Spain Cycle 2 – PD 1 (by U.K.)

Date and Time: 24/6/11          14:00 to 15:00

Participants: Two teachers: Gill West (Secondary ICT teacher) Chris Long (Head of Geography)
María Florenzano (Pedagogical NC)
Scenarios Discussed:
Mentoring teachers to improve Digital Literacy

Q: Did the story generate any thoughts?

There is definitely an issue with ICT and some teachers that still find it threatening or too challenging. The head of ICT would be more than willing to go through departments and help to raise awareness about ICT and help teachers with the use of ICT in their subjects.

The benefits of a forum were discussed and agreed, perhaps at its infancy an internal forum on useful websites which could be later developed to include resources. The need to establish greater dialogue between ICT teachers and teachers of other subjects was discussed; this could involve face to face training and help with writing schemes of work so opportunities to use ICT are established. The demands on teachers to have high levels of digital literacy can have the impact of making teachers feel fearful or unconfident in any use of IT from even simple emailing and power Points.

So any ICT strategy or mentoring programme will only survive and thrive if time is given for whole school discussion and the backing and prioritising from senior management. In small international schools there is often a culture of focusing on a wide range of aims which can at times dilute the overall impact and improvements in teaching and learning.

An ICT focus would demand a huge commitment from all parts of the school community in order to ensure teachers feel supported and encouraged, as teachers undoubtedly approach ICT with a wide range of background experiences and abilities.  Part of this would also encourage the culture of utilising the abilities and experiences of students to both, help other students and perhaps, more importantly, other teachers in developing ICT use in their classroom. There is a failure in many schools to recognise and link the ICT skills that students use outside the classroom such as video editing social networking to help them in their school based studies.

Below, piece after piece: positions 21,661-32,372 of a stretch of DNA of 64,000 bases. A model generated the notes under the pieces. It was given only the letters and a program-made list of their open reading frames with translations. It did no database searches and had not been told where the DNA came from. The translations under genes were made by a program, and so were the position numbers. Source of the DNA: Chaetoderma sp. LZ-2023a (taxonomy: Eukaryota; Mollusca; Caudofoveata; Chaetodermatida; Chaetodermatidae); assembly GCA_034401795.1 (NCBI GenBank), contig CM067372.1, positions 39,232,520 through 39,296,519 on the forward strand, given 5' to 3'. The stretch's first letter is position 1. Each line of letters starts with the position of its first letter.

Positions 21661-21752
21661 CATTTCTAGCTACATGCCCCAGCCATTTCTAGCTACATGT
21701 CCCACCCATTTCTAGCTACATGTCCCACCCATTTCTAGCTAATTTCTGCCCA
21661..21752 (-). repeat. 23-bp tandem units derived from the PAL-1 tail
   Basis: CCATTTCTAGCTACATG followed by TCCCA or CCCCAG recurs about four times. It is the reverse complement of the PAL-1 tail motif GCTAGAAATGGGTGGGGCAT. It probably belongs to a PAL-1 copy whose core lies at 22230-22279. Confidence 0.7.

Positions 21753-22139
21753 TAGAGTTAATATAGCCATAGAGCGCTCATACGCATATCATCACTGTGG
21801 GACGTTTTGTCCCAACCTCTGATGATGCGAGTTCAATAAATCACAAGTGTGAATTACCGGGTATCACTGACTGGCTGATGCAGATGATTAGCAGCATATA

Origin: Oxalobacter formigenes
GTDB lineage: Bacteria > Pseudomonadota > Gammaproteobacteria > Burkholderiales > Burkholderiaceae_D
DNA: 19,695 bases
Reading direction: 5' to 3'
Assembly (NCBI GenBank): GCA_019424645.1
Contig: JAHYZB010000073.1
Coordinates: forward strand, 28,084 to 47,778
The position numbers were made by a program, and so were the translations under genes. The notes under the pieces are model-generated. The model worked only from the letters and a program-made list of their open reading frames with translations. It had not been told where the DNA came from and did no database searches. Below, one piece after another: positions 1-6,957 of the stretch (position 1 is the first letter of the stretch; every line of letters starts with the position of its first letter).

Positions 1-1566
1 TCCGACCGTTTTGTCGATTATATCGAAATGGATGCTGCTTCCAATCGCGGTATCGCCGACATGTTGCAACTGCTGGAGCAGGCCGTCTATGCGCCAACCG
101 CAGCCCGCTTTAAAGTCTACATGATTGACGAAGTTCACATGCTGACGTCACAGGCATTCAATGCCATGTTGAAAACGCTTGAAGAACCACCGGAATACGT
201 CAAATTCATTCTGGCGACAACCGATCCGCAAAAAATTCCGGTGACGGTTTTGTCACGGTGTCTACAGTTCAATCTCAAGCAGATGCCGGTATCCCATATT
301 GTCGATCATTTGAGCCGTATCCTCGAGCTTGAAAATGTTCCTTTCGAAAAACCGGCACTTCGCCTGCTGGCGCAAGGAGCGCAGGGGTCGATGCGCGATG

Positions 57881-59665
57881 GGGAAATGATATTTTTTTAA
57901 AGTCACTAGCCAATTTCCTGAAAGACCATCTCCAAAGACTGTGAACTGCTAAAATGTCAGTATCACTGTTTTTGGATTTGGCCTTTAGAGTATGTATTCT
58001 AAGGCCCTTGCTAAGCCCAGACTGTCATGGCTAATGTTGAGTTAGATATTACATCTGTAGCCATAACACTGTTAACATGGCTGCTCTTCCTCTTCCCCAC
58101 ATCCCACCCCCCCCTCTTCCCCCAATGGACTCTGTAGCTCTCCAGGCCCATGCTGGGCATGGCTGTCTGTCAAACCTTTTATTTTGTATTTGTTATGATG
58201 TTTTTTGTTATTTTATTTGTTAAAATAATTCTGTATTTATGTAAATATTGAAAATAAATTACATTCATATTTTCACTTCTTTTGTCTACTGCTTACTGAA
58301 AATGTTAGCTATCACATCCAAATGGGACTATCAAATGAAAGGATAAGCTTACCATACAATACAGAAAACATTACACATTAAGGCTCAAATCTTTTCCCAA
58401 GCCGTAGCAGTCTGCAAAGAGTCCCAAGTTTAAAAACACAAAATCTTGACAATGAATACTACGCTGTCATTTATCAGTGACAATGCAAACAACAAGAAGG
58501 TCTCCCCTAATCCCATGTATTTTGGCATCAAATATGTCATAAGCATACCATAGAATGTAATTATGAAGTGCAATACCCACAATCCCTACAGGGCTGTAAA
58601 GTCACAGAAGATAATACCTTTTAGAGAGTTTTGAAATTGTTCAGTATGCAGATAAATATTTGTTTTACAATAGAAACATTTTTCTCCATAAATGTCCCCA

The issue of both iPads and iPhones has been raised as some schools feel these tools have an important part to play and can be utilised in the classroom. However, other schools have banned such devices the dilemma is all too obvious.

Q: Is this a possible story?

The story was seen by both teachers as a feasible scenario but with some potential problems specifically around team teaching. This would again require a commitment from the senior management as it would involve issues with cover, training sessions etc.

Willingness from teachers is a key point for any mentoring programme to succeed. Maybe a beginning with smaller groups would be more feasible. There could however be difficulties reaching those teachers with less experience in ICT and entry level for them will be much lower, the wide age range of teachers in a school can in itself mean a range of teaching approaches and styles are held.  

There are not many teachers aware of the technology that the school has, and what they are able to produce or achieve with it. It would be necessary a system to connect teachers with ICT tools and uses, maybe through an internal forum in the school Moodle.

The potential barriers to the story are the organization of team teaching and  the importance of Senior Management involvement and support.

Q: Is there something they would like to change in it?


Q: Could they imagine themselves in the role of the teacher?

Yes, both have the knowledge and expertise on ICT in order to carry out a mentoring programme.

Q: What part would they find most difficult to manage if they were in the role of the teacher?

Team teaching and to encourage the whole staff to get involved, with the habits change that would be required.

Q: How would the story continue? What would the design/ technology look like?

This would depend upon the backing and support from management, during the course of a school year many schemes have a tendency to fade out. To avoid this regular training and evaluation would be needed as well as celebration of good practice. Perhaps the aims of any ICT programme would have to be tailored to individual departments or even teachers, possible in smallish secondary schools.

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